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This product reached the end of support date on March 31, 2021.

Idle time for a single operation

hans_hofkens1
Participant

Hi,

We have a simple http operation (a post followed by an http 200)

We often see very high idle times (up to 90% of the operation time)

How is this idle time calculated?

Reading the documentation, I understand that this is the time where no client requests are seen (meaning the client is idle)

However in this case there is only one request/response?

 

Thx

4 REPLIES 4

harshal_pujari
Dynatrace Pro
Dynatrace Pro

Hi Hans,

Does this help:


hans_hofkens1
Participant

Hi,

I did understand idle time like that indeed

I only don't see why it reports idle time on an task consisting of a single post-reponse (no multiple objects)

eg:

 


POST https://intrauat.web.bc/shem/salto-p-enu/start.swe HTTP/1.1
Host: intrauat.web.bc
User-Agent: Mozilla/5.0 (Windows NT 6.1; rv:34.0) Gecko/20100101 Firefox/34.0
Accept: */*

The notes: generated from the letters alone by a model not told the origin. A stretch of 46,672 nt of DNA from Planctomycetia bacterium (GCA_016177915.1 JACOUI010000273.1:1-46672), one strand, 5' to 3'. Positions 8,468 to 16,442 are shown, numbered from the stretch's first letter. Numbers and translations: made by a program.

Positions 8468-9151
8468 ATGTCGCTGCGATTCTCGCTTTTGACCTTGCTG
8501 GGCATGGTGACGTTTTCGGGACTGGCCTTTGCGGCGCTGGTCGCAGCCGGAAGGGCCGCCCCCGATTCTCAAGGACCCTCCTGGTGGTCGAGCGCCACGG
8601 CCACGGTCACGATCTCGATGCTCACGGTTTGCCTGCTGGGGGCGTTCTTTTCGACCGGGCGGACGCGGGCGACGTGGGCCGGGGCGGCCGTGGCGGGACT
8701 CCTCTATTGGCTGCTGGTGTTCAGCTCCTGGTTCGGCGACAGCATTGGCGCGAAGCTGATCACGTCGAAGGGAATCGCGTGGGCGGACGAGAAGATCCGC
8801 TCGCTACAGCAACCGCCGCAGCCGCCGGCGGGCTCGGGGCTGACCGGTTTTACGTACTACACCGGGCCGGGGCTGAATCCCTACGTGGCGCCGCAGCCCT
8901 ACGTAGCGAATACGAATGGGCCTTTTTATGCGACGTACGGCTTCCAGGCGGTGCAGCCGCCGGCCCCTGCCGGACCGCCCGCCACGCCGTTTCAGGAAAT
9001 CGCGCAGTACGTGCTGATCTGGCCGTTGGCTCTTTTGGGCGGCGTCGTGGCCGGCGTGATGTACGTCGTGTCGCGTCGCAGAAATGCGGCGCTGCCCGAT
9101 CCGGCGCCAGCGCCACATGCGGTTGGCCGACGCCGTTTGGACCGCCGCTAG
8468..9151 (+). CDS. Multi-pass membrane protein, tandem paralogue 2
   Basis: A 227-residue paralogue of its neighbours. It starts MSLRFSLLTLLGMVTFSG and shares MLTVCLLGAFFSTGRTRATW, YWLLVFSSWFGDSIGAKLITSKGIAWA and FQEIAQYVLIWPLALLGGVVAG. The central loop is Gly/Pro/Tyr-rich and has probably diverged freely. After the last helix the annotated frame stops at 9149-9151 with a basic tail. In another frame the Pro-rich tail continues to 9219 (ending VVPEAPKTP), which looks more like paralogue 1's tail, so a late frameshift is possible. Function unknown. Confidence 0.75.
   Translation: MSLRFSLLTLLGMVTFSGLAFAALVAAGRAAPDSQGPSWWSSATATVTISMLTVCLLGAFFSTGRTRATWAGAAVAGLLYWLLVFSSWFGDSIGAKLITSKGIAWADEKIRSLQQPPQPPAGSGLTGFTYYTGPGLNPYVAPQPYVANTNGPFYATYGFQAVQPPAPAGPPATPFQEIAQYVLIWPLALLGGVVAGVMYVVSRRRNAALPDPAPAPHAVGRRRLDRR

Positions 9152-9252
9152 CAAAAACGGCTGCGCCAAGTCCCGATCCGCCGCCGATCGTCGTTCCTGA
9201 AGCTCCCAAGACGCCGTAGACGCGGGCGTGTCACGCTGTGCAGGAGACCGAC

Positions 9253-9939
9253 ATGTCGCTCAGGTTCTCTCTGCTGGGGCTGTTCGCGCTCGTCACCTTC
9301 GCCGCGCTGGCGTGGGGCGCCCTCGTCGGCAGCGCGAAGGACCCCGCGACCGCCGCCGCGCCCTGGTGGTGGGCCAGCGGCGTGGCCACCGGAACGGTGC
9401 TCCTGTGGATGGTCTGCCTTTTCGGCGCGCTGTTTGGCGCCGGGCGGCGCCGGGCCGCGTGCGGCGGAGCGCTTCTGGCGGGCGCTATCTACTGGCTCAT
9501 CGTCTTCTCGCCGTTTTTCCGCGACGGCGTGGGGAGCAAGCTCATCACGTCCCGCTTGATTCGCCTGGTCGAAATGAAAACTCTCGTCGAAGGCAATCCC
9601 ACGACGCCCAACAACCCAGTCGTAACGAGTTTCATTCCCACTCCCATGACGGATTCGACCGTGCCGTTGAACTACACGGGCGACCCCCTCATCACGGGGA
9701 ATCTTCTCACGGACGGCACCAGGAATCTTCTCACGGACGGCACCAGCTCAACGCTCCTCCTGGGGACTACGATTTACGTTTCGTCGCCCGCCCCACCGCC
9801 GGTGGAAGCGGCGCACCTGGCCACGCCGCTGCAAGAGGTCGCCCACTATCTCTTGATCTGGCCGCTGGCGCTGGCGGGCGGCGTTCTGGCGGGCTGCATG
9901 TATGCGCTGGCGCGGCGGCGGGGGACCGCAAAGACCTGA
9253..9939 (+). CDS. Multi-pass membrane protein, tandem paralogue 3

Accept-Language: en-GB,en;q=0.5
Accept-Encoding: gzip, deflate
DNT: 1
Content-Type: application/x-www-form-urlencoded; charset=UTF-8
......


HTTP/1.1 200 OK
content-language: en
content-type: text/html;charset=UTF-8
date: Mon, 23 Feb 2015 15:53:46 GMT
p3p: CP="NON CUR OTPi OUR NOR UNI"
server: Sun-ONE-Web-Server/6.1
x-old-content-length: 830
transfer-encoding: chunked
swerpc: true
cache-control: no-cache.........

ulf_thorn222
Inactive

Probably there is some additional logic that someone has added.

"When in doubt - trace" (lightbulb)

tarjei_utnes
Organizer

I am curious how this would be for DB, and specifically Oracle DB

I sort of get it for HTTP. That it is the time from the last packet is acked until the next "expected request" is sent.

But how would this look in a DB scenario? Is it whenever a response is split up in several parts?

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